Periodically liability insurers fail to appreciate the potential of a given lawsuit to produce a verdict greater than the insurance coverage protecting their insured. The case goes to trial without an offer sufficient to settle the matter or alternately to exhaust the policy limits of the at-fault party and a judge or jury returns a verdict that is greater than the policy limits.
As an example of just such a case tried by Clark and Steinhorn partner, Bob Clark several years ago; victim F was injured in a crash in Prince George's County, Maryland wherein the liability or legal responsibility was hotly contested by the defendant's insurer, State Farm as well as the nature and extent of the injuries sustained as a result of the crash.
State Farm sent the plaintiff to a highly decorated defense expert and was confident that they would prevail on liability and if not, at least would limit any damages awarded to the injured party.
In a folly, State Farm offered the plainitiff nothing whatsoever and the case went to trial. At the conclusion of the trial, the jury went out to deliberate and after two hours informed the trial judge that they needed more time to reach a verdict and were sent them home for the evening.
Bob approached the defense lawyer and suggested that if the jury hadn't rendered a defense verdict after two hours of deliberations it was unlikely that they were coming back the next day to do so. Defense counsel agreed and said he would obtain some settlement authority overnight and see what could be done to settle case the next morning.
The next morning arrived and State Farm's attorney informed Bob that he could now offer six hundred dollars to settle. This sum was obviously not calculated in good faith to settle the case and several minutes later the jury asked for a calculator, which sent the defense lawyer into a panicked phone call to obtain more authority to resolve the case.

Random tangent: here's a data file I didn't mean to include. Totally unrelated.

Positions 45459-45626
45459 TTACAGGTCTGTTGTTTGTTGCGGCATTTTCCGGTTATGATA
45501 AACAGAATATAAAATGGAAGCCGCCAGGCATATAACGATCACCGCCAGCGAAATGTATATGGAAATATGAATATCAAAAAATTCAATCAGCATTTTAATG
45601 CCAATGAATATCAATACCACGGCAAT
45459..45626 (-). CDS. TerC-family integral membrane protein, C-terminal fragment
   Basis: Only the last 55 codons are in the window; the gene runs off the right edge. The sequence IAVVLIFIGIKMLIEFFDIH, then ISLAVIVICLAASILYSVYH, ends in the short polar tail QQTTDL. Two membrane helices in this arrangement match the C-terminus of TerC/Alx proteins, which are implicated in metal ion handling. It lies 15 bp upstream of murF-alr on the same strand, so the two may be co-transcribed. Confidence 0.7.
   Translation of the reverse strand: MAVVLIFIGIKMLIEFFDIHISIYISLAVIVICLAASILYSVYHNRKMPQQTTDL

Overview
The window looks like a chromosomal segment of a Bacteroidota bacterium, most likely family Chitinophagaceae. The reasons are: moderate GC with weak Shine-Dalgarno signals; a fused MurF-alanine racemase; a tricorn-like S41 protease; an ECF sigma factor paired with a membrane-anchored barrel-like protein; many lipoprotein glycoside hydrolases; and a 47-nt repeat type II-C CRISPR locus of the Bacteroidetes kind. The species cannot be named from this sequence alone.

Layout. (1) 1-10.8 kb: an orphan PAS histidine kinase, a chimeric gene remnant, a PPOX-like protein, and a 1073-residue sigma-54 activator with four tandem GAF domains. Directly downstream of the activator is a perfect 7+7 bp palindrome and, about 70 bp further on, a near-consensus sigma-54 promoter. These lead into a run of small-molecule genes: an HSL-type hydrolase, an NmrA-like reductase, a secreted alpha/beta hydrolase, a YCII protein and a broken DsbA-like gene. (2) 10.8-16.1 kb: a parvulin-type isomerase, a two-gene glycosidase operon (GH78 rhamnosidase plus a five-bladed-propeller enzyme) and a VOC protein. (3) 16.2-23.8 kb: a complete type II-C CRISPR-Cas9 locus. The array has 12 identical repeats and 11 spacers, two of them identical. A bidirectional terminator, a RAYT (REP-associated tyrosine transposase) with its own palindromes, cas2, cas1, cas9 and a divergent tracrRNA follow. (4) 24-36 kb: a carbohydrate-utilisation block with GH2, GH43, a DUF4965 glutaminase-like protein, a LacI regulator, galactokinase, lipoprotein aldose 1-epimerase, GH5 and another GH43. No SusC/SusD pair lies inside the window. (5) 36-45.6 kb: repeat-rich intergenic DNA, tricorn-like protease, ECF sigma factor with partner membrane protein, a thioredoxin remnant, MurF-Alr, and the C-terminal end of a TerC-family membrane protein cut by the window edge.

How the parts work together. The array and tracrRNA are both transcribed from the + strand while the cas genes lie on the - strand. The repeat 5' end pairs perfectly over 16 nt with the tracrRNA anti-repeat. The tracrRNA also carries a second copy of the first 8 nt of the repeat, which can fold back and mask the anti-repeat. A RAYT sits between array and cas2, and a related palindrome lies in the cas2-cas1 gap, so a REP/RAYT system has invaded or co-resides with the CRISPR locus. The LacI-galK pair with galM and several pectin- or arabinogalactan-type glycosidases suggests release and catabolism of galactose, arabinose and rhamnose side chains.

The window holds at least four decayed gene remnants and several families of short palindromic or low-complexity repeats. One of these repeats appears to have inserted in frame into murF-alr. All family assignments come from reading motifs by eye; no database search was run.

Ten minutes later the jury returned a $156,000.00 verdict in a case where the at-fault driver had only $100,000.00 in liability coverage.
This is by definition an " excess verdict" as the verdict is in excess of the available liability coverage amounts and the at-fault party is left financially responsible for at least that portion of the verdict that is greater than their coverage.
As one can imagine this situation was not a happy one for the at-fault party, who stood personally responsible for $56,000.00. Fortunately for the at-fault driver, State Farm made no effort to either settle the case or actively warn the defendant that he could be personally responsible for portions of the verdict.
It appeared that State Farm had not acted in " good faith" and they promptly paid the injured plaintiff $156,000.00.
As one can imagine there is not great enthusiasm on the part of insurers for paying more than their policy limits on cases but the applicable case law made it clear that in this instance State Farm was not acting in " good faith" in its actions. Ironically, the case law in question emanates from a 1967 case entitled State Farm v White, which suggests that perhaps this behavior is not unprecedented.